Magazine article The New Yorker

More of Venice

Magazine article The New Yorker

More of Venice

Article excerpt

In his forthcoming history, VENICE: LION CITY (Simon & Schuster), Garry Wills passes over the picturesque decay of the Baroque city in search of "an older, tougher town." The might of early Venice was founded on the sea. The city's lagoon made Venice rich in salt, a valuable commodity; placed it in the middle of crucial trade routes; and also provided a testing ground for the increasingly long-range warships produced in its arsenal.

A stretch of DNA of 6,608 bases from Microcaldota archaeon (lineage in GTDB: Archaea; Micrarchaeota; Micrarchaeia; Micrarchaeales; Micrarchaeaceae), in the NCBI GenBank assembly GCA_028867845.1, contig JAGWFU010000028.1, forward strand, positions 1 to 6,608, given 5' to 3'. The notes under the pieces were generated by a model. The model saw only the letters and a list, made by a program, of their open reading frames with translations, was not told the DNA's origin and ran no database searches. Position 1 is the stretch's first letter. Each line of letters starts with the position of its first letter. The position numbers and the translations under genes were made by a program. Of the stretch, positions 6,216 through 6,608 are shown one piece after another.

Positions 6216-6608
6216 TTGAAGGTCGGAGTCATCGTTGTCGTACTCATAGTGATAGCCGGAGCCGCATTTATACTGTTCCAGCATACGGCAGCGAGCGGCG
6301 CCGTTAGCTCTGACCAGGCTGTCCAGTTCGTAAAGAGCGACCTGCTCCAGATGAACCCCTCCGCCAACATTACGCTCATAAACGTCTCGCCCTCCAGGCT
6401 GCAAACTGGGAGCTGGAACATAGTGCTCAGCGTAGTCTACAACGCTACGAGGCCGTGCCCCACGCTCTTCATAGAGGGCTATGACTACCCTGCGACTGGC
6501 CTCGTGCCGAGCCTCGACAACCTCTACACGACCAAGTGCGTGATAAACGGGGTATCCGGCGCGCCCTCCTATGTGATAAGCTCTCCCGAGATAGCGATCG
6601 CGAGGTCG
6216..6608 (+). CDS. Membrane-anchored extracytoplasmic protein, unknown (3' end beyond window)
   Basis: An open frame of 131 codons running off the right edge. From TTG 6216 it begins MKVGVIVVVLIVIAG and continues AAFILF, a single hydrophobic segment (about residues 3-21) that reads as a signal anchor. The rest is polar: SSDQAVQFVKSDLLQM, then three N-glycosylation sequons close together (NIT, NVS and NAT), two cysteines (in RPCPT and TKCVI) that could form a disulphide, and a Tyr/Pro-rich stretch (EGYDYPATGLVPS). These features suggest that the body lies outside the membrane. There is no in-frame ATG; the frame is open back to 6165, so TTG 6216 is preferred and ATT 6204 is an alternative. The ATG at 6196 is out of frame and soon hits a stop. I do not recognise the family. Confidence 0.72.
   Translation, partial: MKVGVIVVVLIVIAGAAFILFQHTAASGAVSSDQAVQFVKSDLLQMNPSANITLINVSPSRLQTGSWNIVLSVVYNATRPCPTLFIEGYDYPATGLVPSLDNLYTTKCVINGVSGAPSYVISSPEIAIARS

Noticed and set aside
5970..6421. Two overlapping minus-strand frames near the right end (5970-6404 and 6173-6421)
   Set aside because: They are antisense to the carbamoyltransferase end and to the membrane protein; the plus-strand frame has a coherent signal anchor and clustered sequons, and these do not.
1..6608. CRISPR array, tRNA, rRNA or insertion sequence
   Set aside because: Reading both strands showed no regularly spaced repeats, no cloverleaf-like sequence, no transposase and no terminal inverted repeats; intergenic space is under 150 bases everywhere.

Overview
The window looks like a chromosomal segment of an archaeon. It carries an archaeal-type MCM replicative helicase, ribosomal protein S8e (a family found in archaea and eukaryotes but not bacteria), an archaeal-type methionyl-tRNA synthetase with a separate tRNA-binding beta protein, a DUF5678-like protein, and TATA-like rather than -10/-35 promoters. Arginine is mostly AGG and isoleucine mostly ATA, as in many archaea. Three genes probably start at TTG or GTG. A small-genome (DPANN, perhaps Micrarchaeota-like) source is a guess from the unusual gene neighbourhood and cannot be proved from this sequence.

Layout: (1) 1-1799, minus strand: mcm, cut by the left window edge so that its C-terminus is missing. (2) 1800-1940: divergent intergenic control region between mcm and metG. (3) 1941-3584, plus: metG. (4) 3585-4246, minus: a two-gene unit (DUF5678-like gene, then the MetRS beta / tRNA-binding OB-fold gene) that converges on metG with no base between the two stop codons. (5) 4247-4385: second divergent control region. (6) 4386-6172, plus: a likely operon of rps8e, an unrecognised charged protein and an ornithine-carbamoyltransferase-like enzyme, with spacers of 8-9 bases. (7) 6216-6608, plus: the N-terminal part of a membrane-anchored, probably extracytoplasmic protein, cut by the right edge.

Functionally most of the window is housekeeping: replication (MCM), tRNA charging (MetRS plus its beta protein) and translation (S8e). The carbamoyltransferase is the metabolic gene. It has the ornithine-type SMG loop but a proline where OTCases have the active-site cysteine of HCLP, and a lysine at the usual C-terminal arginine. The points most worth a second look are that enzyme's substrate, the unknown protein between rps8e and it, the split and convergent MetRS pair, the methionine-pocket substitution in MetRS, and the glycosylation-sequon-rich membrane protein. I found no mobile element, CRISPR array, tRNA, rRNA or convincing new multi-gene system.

Yet surprisingly few details are known about the boats of medieval Venice. According to Lillian Ray Martin's THE ART AND ARCHAEOLOGY OF VENETIAN SHIPS AND BOATS (Texas A&M/Chatham), only three shipwrecks have been fully excavated in the region. To supplement the sparse data from these vessels, Martin has studied almost all the surviving depictions of boats in Venetian art. This makes for some appealingly practical art criticism. Where Ruskin in THE STONES OF VENICE (Da Capo) looked at San Marco and discerned a "treasure heap . …

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